According to La Tete, the original developer of the software, the technique uses an extremely simple principle but one which obviously has eluded the rest of the world so far. Like many inventors, he came up with the idea indirectly. “I was trying to automate the process of collecting images from various FTP sites,” he explains shyly, “when I realized that I could simply create the images myself.” From that point on, his personal computer worked day and night to generate the images he desired.
But Alfonso Marzipani, La Tete’s business partner and former Human Genome Project director, immediately realized the practical side of the invention. He understood that a technique that could generate any picture could be used to create pictures never before seen. “We used [La Tete’s] stuff to make a movie about some scary dinosours,” explains Marzipani. “Then we saw the same exact thing in a movie I can’t name for legal reasons. I said, ‘Frankie,’ we’re on to something big.”
One year later, Marzipani claims the database is complete. The energetic team has, in addition to filing for software patents, filed for blanket copyrights on all of the images stored in the database. “If we make the images first, we should own them, right?” claims Marzipani.
Copyright Offices seem to agree. Nearly twenty countries have already granted blanket copyrights to Marzipani’s operating company, La Monde, SpA. Other countries, like the United States are more cautious. According to US Copyright Chairperson Ingrid Dingot, such a broad copyright must be seriously considered. “A blanket copyright might mean that they might own any image anyone else tries to create,” says Dingot. “That might have an impact on the US economy.”
To conclusively determine if DOEPI actually does contain every image, the USCO has enlisted James Farrel, an independent data retrieval expert. Farrel has begun the laborious process of printing copies of all of the images in the database, one by one. It is estimated that a full dump of the database will require several trillion years and more paper than exists on the planet.
In the mean time, he has used a more direct approach. Seven major entertainment companies have come together to donate their accumulated libraries of images to Farrell’s effort in the hopes of proving the DOEPI database incomplete. “If we can find even one image they don’t have,” says Arturo Nakagawa, CEO of Sony America, “then their claim is false.”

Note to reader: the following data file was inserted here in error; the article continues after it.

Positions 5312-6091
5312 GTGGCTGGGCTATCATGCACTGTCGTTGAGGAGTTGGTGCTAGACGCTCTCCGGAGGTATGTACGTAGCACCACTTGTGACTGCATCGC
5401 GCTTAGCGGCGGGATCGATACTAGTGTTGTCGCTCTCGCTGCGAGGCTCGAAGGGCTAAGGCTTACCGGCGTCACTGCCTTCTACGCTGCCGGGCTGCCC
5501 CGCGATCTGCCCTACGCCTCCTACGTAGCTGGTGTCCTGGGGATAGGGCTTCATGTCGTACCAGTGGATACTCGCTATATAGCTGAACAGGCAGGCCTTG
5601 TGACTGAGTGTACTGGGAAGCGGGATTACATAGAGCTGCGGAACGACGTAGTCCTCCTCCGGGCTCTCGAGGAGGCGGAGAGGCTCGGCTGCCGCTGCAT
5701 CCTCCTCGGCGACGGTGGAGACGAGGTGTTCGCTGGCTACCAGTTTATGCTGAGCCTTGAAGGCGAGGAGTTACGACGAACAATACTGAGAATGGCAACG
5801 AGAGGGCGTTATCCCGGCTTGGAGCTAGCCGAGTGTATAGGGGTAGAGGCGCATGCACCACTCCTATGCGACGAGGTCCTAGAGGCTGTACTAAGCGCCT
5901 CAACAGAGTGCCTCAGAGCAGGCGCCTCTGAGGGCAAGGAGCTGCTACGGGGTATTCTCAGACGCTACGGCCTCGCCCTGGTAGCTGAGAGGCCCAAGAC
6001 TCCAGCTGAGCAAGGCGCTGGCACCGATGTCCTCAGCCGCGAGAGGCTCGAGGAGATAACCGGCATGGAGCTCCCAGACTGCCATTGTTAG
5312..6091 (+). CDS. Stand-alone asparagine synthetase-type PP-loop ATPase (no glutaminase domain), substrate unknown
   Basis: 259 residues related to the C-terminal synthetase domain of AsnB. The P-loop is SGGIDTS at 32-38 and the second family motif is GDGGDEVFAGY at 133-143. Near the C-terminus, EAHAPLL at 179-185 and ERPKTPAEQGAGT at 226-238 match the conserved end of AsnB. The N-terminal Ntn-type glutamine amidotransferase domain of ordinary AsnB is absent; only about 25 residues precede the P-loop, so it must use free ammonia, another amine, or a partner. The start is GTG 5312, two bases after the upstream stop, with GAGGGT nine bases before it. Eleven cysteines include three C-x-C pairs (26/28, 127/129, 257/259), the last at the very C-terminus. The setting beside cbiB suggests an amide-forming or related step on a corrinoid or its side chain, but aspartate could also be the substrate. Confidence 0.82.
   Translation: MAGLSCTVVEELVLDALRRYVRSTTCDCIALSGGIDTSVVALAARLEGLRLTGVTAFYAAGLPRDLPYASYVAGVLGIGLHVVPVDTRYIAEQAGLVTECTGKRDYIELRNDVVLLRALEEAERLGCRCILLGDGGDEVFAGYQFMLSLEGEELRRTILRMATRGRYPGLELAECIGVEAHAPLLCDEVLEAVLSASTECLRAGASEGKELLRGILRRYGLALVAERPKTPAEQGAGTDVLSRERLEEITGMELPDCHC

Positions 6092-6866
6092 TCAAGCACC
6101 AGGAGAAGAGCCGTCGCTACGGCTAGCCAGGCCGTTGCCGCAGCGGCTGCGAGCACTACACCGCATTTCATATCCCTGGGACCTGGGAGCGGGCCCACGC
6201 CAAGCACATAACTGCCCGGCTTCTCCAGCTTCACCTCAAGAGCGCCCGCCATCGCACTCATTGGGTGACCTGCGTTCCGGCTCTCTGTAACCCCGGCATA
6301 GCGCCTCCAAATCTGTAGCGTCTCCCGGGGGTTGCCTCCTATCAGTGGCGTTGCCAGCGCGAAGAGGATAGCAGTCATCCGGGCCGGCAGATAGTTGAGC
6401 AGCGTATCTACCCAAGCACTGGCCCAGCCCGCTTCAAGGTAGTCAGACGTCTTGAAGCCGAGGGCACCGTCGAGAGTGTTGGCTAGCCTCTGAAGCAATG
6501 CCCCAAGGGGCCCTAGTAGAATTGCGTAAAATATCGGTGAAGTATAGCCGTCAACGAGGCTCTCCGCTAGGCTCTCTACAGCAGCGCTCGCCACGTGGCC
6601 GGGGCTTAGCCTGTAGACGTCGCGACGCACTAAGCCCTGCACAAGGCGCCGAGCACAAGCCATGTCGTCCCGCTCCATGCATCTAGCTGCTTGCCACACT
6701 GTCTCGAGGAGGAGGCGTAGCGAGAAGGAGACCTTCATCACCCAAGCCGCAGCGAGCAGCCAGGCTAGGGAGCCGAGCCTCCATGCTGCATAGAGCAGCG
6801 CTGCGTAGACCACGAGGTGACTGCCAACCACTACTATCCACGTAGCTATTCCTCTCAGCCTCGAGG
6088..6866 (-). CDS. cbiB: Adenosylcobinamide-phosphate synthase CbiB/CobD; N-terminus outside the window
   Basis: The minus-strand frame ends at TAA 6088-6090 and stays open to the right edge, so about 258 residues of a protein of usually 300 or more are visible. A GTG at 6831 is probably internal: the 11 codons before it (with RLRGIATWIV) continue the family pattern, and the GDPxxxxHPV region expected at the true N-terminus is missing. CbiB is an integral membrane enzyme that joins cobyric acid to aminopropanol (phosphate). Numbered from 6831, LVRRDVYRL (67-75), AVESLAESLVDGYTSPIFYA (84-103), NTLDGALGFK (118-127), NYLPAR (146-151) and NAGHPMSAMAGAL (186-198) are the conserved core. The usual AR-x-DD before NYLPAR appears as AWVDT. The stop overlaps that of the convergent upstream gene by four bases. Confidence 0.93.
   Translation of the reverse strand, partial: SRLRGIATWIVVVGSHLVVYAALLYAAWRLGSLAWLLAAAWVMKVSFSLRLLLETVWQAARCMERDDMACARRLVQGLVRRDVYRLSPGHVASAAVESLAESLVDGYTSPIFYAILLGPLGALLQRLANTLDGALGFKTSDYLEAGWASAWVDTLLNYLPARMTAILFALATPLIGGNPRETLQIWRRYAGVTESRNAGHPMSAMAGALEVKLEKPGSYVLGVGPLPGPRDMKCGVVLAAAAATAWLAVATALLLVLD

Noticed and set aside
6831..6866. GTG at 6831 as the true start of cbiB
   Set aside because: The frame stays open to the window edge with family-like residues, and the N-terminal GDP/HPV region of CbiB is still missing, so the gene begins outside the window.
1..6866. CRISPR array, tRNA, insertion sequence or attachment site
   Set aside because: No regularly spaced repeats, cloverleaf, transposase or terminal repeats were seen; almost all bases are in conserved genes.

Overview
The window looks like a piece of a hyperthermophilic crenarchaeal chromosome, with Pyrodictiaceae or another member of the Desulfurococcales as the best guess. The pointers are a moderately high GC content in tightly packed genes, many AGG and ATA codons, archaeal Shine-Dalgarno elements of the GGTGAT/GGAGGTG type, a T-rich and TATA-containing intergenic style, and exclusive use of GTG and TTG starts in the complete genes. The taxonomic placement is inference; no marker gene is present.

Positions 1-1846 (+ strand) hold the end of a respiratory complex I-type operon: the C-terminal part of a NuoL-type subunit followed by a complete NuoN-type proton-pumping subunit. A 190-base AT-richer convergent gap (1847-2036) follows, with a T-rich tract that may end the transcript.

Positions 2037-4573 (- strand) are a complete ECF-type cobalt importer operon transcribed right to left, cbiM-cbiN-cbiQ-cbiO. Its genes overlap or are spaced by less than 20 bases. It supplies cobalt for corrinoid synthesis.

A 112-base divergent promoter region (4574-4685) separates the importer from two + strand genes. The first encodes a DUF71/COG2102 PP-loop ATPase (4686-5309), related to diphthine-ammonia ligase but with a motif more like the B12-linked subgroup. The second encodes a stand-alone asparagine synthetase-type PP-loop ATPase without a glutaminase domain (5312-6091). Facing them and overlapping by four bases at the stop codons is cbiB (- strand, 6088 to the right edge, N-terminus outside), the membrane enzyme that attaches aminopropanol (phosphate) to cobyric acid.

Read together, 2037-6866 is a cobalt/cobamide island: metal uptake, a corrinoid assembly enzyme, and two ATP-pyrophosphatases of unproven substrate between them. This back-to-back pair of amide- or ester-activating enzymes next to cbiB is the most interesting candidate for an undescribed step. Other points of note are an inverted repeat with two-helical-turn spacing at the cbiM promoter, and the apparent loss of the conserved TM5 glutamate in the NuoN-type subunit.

So far, Farrel has searched for nearly ten thousand images with complete success. “It’s incredible,” says Farrel. “After they compute the bit-index from the control image, it takes only a second or two to find the matching image in the database. Every damn time.”
But according to La Tete, the software isn’t perfect. He admits that the size of the bit-index-code, sometimes in excess of one megabyte, or eight million bits, is overly cumbersome and hints that the next generation of the software will reduce this requirement by a hundred times or more. “At that point,” says La Tete, “our software will be used by nearly every person on the planet.”
But it appears as if La Tete and Marzipani may have their way before the improved software is ever released. “We may have to grant the copyrights,” admits Dingot candidly. “Even the one for sequencing a series of still images as a motion picture.” Indeed, the future of ownership of visual imagery seems bleak.
But the battle isn’t over. Michael Eisner, CEO of the Walt Disney Company, has countered threat with threat. “If their database contains every image, then it contains Disney property,” says Eisner, “Those two owe the Disney Company a large amount of money.” This battle may go over to Disney, with a record of success at this kind of clear-cut property claim. But only time will tell who will win the war.
[AP] -end included article. Reprinted without permission.
I had attributed this to some fake users, but now you know. 🙂